The following is the next installment in my series on Hunting With Kids. I had originally planned on publishing this series in three or four installments, but it's taking a little longer. Bear with me and be sure and go back to read the previous installments.
We want our kids to carry on the hunting traditions that we grew up with; that were practiced by the people who built this country and the people who were here first.
The ritual of the hunt is as old as life itself. We gather together or go alone into the woods and return with food that will carry our families through the winter. We look at a map and determine who will hunt where. We play cards the night before the hunt. We sit around the campfire afterward and in turn tell stories of what we saw, the animal we harvested and the one we let walk.
Since I didn't grow up as a hunter, I'm kind of developing these traditions as I go along. One thing we did this year that I hope will become a tradition in my family was the New Year's Eve deer drive. This involved my kids, their seven-year-old cousin, his father (aka the Captain) and my cousin Drew (who needs a nickname for the blog.) We all had a lot of fun, and the kids were thrilled when a young buck ran right by the pop-up blind where we'd stationed the three of them.
I'd also like to point out that drives are a good way to get kids excited about deer hunting. You don't have to get up as early or sit as still or as long as you do when hunting deer from a tree stand. The action of a drive is what kids like.
One time-honored Virginia tradition that Jim has given me the opportunity to participate in is hunting deer with hounds. I know a lot of people here in Northern Virginia don't think much of this method of deer hunting. But it goes back to the founders of this great nation, and it's the way my Uncle Jim hunts during general firearms season. While I would never advocate legalizing it in this part of Virginia, I hope it remains legal in some places and that I will someday get a chance to do it with my kids.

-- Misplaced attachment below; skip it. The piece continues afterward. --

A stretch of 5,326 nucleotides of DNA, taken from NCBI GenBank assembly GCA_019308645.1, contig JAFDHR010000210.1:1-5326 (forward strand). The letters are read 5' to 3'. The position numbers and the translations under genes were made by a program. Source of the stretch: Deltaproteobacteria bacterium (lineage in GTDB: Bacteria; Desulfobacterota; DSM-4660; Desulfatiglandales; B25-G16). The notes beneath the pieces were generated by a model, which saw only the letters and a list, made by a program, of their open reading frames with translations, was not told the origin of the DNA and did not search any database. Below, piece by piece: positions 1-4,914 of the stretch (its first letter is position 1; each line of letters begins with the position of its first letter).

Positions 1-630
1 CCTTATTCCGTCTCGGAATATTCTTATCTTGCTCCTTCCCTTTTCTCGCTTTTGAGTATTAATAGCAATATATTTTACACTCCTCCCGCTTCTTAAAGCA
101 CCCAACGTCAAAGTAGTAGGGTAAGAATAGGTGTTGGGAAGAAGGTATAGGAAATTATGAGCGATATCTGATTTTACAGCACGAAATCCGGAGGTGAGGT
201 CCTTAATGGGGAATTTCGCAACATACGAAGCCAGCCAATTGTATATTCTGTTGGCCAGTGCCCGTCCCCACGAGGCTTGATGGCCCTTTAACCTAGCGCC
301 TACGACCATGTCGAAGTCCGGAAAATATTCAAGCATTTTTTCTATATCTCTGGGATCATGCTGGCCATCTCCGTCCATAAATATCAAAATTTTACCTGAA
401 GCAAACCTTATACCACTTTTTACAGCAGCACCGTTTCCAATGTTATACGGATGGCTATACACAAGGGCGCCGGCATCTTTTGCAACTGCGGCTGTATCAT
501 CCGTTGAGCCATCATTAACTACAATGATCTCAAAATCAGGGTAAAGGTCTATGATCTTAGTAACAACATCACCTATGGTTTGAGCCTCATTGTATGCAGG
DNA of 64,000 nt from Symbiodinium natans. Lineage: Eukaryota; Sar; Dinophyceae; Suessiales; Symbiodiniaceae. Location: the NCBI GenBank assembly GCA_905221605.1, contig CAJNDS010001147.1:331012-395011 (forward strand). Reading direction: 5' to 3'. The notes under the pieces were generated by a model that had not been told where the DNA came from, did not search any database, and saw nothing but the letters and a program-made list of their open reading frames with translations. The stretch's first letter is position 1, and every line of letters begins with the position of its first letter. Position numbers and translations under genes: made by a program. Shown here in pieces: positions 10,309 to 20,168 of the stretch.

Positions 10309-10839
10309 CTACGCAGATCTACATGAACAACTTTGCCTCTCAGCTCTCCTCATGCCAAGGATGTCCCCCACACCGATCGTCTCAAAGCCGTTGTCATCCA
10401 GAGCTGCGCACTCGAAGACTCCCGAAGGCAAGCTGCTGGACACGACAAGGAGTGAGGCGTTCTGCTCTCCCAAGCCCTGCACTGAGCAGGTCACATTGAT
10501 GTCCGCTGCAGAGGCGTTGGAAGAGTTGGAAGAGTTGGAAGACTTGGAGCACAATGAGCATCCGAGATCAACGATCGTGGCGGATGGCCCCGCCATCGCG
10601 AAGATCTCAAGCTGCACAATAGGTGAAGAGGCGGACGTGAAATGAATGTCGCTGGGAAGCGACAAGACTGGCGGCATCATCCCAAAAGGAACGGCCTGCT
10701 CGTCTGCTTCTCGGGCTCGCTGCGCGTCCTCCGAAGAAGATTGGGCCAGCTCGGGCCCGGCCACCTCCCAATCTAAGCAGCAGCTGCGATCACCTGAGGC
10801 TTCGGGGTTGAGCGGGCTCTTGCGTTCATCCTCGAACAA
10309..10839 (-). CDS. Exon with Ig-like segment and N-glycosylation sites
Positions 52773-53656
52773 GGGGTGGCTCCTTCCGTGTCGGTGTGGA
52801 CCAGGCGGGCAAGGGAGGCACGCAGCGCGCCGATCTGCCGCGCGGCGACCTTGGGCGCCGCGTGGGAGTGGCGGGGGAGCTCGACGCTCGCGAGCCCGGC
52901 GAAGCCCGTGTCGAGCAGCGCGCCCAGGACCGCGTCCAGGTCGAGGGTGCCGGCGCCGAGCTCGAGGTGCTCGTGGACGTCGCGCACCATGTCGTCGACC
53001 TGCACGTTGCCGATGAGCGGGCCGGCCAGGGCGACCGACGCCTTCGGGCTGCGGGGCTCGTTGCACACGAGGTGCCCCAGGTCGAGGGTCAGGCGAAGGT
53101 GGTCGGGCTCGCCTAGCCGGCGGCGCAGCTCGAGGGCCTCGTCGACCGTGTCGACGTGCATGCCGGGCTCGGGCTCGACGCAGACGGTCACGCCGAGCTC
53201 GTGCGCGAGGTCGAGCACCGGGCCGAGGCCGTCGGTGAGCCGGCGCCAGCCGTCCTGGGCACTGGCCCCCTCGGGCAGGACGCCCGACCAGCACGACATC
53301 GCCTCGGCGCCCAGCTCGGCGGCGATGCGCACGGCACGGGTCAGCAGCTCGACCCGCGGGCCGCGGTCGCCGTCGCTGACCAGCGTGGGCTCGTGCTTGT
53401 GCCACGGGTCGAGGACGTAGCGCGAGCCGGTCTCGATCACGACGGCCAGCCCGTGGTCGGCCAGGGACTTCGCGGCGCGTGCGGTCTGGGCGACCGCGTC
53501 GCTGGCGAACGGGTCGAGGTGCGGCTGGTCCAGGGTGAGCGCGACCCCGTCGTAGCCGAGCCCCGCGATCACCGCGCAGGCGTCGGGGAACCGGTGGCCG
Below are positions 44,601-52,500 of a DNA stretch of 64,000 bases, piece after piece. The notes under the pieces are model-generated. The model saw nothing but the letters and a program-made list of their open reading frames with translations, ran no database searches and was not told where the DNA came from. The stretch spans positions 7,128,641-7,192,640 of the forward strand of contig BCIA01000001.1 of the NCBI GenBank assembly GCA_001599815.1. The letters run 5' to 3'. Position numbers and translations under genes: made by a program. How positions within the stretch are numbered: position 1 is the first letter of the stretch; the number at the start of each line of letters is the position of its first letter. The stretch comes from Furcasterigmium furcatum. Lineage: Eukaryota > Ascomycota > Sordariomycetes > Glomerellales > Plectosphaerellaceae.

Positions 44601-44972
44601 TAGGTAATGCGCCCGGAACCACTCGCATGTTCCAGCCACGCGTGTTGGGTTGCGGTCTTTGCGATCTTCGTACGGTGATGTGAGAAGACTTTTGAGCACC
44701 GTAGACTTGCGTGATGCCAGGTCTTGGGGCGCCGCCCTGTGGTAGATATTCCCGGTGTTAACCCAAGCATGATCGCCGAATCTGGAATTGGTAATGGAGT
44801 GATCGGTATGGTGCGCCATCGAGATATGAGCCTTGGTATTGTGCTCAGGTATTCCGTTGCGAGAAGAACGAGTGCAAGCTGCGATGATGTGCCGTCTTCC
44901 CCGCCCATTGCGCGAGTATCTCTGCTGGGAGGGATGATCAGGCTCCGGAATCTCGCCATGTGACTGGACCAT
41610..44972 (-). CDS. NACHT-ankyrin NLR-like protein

And that's the great thing about hunting traditions. They're different everywhere; I don't have to like yours, and you don't have to like mine.
My friend Rex, who writes the Deer Camp Blog and hunts at the famous Christmas Place Plantation in Mississippi, recently sent me pictures of his then-13-year-old daughter, who had just taken her first deer. In the second picture, she had so much blood on her face she looked like they had dipped her head in the animal's body cavity. This is not something I think my kids would ever go for, but to Rex and his family blooding, the practice of marking the face of the new hunter with the blood of his or her first deer, is an important rite of passage.
"The ritual of smearing the face with blood is probably as old as time," Rex told me. "To us it is a symbol of ascension into manhood or womanhood as a hunter. I have told my children that they will be treated differently at camp after their first deer and will be treated as adults, and they should remember that.
"It is a ritual of ascension as an adult and a hunter that the kids understand and crave. It is also looked at as membership into the exclusive club of hunting or membership to the tribe or clan."
Another important American tradition with close ties to hunting is the one of self-reliance. Part of teaching kids about how hunting helped shape our nation is giving them that sense that they could fend for themselves in the woods if they had to. Teaching them to hunt is about teaching them to feed their families. It's also about teaching them to find their way home when they get lost; to get warm when they're cold; to be quiet and still and patient...
That ultimately, they hold the power of life and death in their hands.
Up Next: How Hunting Helps Kids Gain an Understanding of Nature